When rock stars and models get together, it’s usually the models who make the rock stars look good. Last night, at Voltage: Fashion Amplified, it didn’t quite work out that way. Voltage is an annual showcase of the best up-and-coming TC design scene (Abby Van Ness has the fashion lowdown on StyleParlor) accompanied by the music of up-and-coming TC bands. The models—and the clothes—are supposed to take center stage, and the six live bands are essentially arm candy, there to make the girls look better and add a little oomph to the show. Together, good music and good fashion should have made for a hot night. But as many of the girls and fashions fell flat, the bands were left to pick up the slack—and not everyone was up to the task.
Zibra Zibra was, but even they fought to keep the energy level up. Outfitted in spandex superhero suits, purple crotchless cowboy chaps (which made me uncomfortable, even with tights underneath), and a zebra-striped onesie courtesy of a featured designer (all the bands were outfitted by designers), the clothes more than matched the band’s frenetic vibe. While the boys in the band were thrashing around onstage and having a ball, the inexperienced models, donning hippie-ish fashions from Standard Issue and Pomije, seemed lost and uncomfortable on the runway. The crowd wasn’t into it, either, mostly because First Ave. had packed the hall so tightly that moving—much less dancing—was out of the question. By the time Zibra Zibra left the stage, so much energy had drained out of the room that the show’s voltage meter was barely twitching.
And it stayed that way through the next two bands. The Haves Have It, led by two chicks with electric guitars (full disclosure: I’ve never liked chicks with electric guitars), failed to connect with the crowd. The music seemed to fit seamlessly with the Belle and Calpurnia Peaches fashions—loud and disjointed—but it wasn’t exactly an aesthetically pleasing match. Then, with the crowd already in a mild coma, it came time for the
show’s “breather,” wherein pretty, romantic fashions by Max Lohrbach and George Moskal met with the band Bella Kosha. Unfortunately, the band sounds just like its name: pretty kosher. No risks, just two girls (vocals, violin) in snooze-inducing black dresses supported by three guys (guitar, percussion) in snooze-inducing tuxedos pants playing a somnambulant set marred by technical problems.
By that time people were yawning and I was reduced to begging for more crotchless chaps. What I got instead was local rock-scene staples White Light Riot, but that was enough. Dressed up like Panic At the Disco (long, colorful velvet coats, waistcoats, top hats, etc.), White Light came to the stage with all the gusto of a band that dreams of playing Madison Square Garden. Their energy seemed to inspire the girls onstage, many now feeling comfortable on their third trip down the runway. Some even had a spring in their step while modeling Amanda Christine and local Project Runway alum Katherine Gerdes. And, since the crowd had been cut by a third after the two previous sleepers, there were even—gasp!—hints of movement throughout the thinned crowd.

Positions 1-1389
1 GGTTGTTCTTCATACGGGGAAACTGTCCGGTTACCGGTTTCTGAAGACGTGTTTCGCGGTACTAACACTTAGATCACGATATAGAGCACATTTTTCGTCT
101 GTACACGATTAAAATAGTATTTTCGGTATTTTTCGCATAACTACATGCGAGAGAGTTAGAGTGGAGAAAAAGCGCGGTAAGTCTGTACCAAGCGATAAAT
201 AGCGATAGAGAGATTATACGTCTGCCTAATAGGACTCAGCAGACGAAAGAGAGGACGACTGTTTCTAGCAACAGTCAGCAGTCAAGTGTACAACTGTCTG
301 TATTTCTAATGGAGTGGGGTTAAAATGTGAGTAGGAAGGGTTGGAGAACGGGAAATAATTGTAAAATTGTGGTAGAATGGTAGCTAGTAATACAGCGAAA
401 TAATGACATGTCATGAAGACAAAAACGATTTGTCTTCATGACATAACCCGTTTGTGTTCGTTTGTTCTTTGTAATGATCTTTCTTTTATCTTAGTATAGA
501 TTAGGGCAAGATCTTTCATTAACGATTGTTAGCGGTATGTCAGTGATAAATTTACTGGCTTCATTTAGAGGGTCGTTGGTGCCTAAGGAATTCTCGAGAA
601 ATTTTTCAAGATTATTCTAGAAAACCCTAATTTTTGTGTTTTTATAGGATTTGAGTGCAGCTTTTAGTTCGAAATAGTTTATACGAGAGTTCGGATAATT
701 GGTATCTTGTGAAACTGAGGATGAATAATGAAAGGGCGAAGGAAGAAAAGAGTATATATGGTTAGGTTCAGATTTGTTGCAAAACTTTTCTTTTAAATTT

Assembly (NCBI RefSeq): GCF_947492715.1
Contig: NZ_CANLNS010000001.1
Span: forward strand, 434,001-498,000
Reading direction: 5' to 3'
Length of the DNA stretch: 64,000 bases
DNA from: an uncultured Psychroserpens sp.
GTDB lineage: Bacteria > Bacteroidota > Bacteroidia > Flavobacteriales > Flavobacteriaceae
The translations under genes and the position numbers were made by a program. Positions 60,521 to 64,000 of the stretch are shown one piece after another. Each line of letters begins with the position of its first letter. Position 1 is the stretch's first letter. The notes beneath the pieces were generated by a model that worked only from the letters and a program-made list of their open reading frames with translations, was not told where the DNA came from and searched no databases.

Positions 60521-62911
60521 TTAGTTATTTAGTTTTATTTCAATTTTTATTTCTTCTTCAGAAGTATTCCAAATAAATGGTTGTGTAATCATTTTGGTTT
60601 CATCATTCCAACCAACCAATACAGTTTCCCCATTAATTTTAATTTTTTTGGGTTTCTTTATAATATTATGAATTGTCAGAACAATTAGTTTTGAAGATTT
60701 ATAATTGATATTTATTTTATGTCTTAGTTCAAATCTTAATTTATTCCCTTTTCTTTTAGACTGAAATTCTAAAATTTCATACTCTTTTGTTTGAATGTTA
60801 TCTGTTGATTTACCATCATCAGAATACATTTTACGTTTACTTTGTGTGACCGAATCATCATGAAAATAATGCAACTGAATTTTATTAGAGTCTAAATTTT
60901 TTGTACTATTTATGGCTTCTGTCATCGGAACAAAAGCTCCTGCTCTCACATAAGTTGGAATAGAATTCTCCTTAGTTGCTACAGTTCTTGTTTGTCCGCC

Then, as if the show’s producers could sense they had revived a dying crowd, they sent hip-hop hybrid MC/VL to add the final shot of adrenaline. Tall, skinny, curly-haired Viscious Lee in white jeans, white wind jacket, and short, mustachioed Mighty Clyde in a red version of the same, the boys looked like they’d stepped out of a Def Jam look-book circa 1985, and had a sound to match: Beastie Boys and Run-DMC-inspired jams that sampled everyone from AC/DC to Aretha.
With the freedom of two mikes and no clunky guitars, MC and VL took command of the runway before the models came out, strutting, rapping, and using every inch of available space to whip the crowd up. By the time the girls started down the runway, donning Swank Dollar and Red Shoe’s eighties-inspired outfits, the ladies were strutting as well, energized—and occasional harassed by—the emcees, who seemed to be living out a model-filled rap video fantasy. The crowd went wild—at least as wild as they were going to get—dancing, waving and, for the first time all night, actually smiling.
The show should have ended there. It was 11 p.m., and three hours of fashion-rock fusion felt like more than enough. So, as the last band of the night, The Birthday Suits, took the stage, most of the crowd, including my ride, decided to dip out early. From what I hear, I didn’t miss much, and the buzz on Seventh Street was all about the two white-boy emcees who saved the show.
Maybe next year Voltage should stick to the hip-hop scene. Move over rockers, the emcees are coming to steal your girls.